Jewish Vocbulary

Here are some words used in the Hebrew Vocabulary.

BAR MITZVAH – n. Hebrew (BAR MIS-vah) Literally, “son of the commandment.” When a Jewish boy becomes 13, he is bound “by the commandment”; in other words, he is now responsible for fulfilling Jewish law. The phrase also refers to the boy himself. Although not mandated by Jewish law, the Bar Mitzvah ceremony has become an established custom. At a Bar Mitzvah ceremony, which usually takes place at Shabbat morning service, the young man will generally read from the Torah and give a speech.. During the Torah reading, family members and friends are honored. The ceremony is usually followed by a joyous party in the afternoon or evening that includes a meal, music and candle lighting.

BOYCHICK – n. Yiddish (BOY-chick) A young boy. Used as an affectionate way to address a man or boy; the equivalent of the American expression “buddy” or “kiddo.” Old fashioned usage.

BUBBELEH – n. Yiddish (BUH-beh-leh) Literally, “little grandmother.” A term of endearment for women of any age, similar to “darling” or “honey.”

HAVA NAGILA – n. Hebrew (HAH-vah nuh-GEEL-ah) Traditional Jewish melody, often played at the simchot (Bar and Bat Mitzvah celebrations and weddings). Guests often dance the hora, a circle dance, to the tune.

HEBREW- n. English 1. The scholarly and holy language of the Jews, used in prayer. A Semitic language, Hebrew was spoken by the ancient Israelites until the 2nd century B.C.E. when Aramaic took its place as the everyday language. It was not spoken again in the vernacular until modern times, when the State of Israel adopted Hebrew as its national language. 2. The term for Israelites and Judeans before the Babylonian exile in 586 B.C.E. From the Hebrew root ivri, perhaps meaning “one from the other side (of the Jordan River).”

HORA – n. Hebrew (HOE-rah) A traditional Romanian circle dance. This folk dance is the national dance of the State of Israel. The hora is a favorite dance at Jewish weddings and at Bar and Bat Mitzvah receptions. It is often danced to the song “Havah Nagila”

L’CHAIM – int. Hebrew (luh-KHYE-eem) Literally, “to life.” An age-old Jewish toast – “to your health”- said over wine or liquor with glasses raised.

MANISCHEWITZ – proper noun A sweet flavored 100% Kosher wine made and bottled under the strict Rabbinical supervision of the Union of Orthodox Jewish Congregations of America and traditionally served on most Jewish holidays.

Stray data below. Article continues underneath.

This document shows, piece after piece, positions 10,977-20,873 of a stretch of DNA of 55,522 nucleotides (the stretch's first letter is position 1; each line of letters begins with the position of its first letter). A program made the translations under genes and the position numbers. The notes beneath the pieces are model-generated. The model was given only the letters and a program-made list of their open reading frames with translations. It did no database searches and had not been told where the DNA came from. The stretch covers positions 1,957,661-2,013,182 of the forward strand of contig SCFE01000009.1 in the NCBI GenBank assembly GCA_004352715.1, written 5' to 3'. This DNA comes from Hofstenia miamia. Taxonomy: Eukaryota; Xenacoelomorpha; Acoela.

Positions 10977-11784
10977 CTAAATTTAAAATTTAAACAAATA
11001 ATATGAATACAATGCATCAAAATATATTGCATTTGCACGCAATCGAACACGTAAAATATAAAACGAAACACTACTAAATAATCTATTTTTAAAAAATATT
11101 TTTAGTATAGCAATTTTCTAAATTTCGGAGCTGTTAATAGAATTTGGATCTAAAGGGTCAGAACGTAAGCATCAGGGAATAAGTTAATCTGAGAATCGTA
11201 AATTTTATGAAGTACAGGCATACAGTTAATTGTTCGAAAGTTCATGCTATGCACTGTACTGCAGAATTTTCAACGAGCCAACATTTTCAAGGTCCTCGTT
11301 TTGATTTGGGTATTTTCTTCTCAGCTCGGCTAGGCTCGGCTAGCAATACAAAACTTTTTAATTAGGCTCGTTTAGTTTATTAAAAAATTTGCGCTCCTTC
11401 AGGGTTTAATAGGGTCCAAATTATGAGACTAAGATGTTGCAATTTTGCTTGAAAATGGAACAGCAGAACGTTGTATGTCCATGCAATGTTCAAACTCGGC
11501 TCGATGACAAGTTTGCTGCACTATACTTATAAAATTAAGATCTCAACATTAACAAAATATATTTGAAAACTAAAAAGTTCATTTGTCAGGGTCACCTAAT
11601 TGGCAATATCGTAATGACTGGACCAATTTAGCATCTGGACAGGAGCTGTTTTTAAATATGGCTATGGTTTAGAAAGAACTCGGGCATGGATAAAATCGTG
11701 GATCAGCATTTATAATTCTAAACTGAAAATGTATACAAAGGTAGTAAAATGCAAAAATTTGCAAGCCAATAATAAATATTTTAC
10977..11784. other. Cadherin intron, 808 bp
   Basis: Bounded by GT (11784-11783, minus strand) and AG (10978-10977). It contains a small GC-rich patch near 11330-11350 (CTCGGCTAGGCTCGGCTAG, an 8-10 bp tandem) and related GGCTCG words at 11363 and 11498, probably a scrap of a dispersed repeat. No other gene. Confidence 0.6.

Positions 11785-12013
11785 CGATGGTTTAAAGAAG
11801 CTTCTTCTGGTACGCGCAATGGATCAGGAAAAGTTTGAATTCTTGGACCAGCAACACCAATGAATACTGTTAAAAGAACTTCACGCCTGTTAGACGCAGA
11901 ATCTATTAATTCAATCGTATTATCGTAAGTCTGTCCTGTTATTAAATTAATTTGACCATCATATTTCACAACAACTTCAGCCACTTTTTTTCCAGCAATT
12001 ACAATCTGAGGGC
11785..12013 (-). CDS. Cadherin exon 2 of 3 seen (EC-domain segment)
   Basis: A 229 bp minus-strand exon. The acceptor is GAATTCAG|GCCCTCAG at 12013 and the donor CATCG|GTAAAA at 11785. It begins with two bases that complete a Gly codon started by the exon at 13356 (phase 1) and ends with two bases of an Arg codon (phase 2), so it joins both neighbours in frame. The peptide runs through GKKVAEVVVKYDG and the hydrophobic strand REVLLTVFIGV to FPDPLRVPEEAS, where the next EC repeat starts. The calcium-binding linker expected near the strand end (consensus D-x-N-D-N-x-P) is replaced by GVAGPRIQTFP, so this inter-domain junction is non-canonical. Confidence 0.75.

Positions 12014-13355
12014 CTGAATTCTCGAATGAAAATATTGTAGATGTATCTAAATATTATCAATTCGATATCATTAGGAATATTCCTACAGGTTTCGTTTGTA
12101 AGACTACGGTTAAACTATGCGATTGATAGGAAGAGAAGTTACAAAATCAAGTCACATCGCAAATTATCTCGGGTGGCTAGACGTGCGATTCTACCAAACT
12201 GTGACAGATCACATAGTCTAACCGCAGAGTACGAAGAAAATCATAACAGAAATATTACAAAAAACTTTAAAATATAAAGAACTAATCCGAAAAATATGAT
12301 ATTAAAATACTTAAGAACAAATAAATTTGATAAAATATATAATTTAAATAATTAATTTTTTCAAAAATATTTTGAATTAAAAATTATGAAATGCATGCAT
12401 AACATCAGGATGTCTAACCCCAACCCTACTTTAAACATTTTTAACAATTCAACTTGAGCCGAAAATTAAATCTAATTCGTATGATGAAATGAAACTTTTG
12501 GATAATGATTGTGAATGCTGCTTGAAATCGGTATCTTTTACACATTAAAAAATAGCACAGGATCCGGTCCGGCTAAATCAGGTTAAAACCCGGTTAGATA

MAZEL TOV – int. Hebrew (MAH-zul TOVE) “Good luck!” An expression of congratulations and best wishes used by Jews on happy occasions and achievements.

MENSCH – n. Yiddish (MENCH) Literally, “person.” A caring , decent person – man or woman – who can be trusted.

MESHUGGE – adj. Yiddish (meh-SHOO-gah) Crazy, nuts, cuckoo. N. meshuggener (male), meshuggeneh (female): An affectionate term for a crazy, nutty person.

NOSH – v. Yiddish (NOSH) 1. To have a little snack between meals, or to eat a little something before a meal is ready. 2. N. A snack, a small portion.

OY – int. Yiddish (OY) Perhaps the most popular Yiddish expression, oy conveys dozens of emotions, from surprise, joy, and relief to pain, fear and grief. Sometimes used as oy vay (short for oy vay iz mir), meaning “Oh, woe is me,) and oy gevalt, a cry of desperate protest.

RABBI – n. Hebrew (RAB-eye) Literally, “my teacher.” The title given to the spiritual leader of a Jewish congregation. A rabbi leads services, gives sermons, educates children and conceals the congregants in a synagogue.

SHABAT – n. Hebrew (shah-BAHT) The Jewish Sabbath; the day of rest. Shabbat begins at sunset of Friday night and ends Saturday evening when three stars are visible in the night sky. Shabbat is considered the most important day on the Jewish calendar.

SHABAT SHALOM – n. Hebrew (shah-BAHT shah-LOME) Literally, “Sabbath of Piece.” The greeting exchanged on Shabbat. It is customary for Jews to say “Shabbat Shalom” and kiss or shake hands with each other sitting around them in synagogue at the end of services.

SHEKEL – n. Hebrew (SHEH-kuhl) 1. The Silver coin, equal to about half an ounce, that used by the Jews in biblical times. Today it is the name for the monetary unit in the State of Israel. 2. Slang for cash or money.

SHLEP – n. Yiddish (SHLEP) – 1. To carry, lug. 2. To drag someone someplace they don’t want to go. 3. To move slowly, to drag one’s heels.

SHPIEL – n. Yiddish (SHPEEL) A long, involved story or tale. Sometimes refers to a sales pitch or persuasive argument.

SHVITZ – v. Yiddish (SHVITS) To sweat heavily.

TORAH – n. Hebrew (toe-RAH) The first five books of the Bible, also called the Five Books of Moses or the Pentateuch. The Torah is the most revered and sacred book of Judaism.

TUCHIS – n. Yiddish (TUH-khiss) Literally, “underneath.” A vulgar term for the rear end or buttocks.

YARMULKE – n. Yiddish (YAH-mih-kah) The small, round head covering worn by Jews as a symbol of respect and religious observance.

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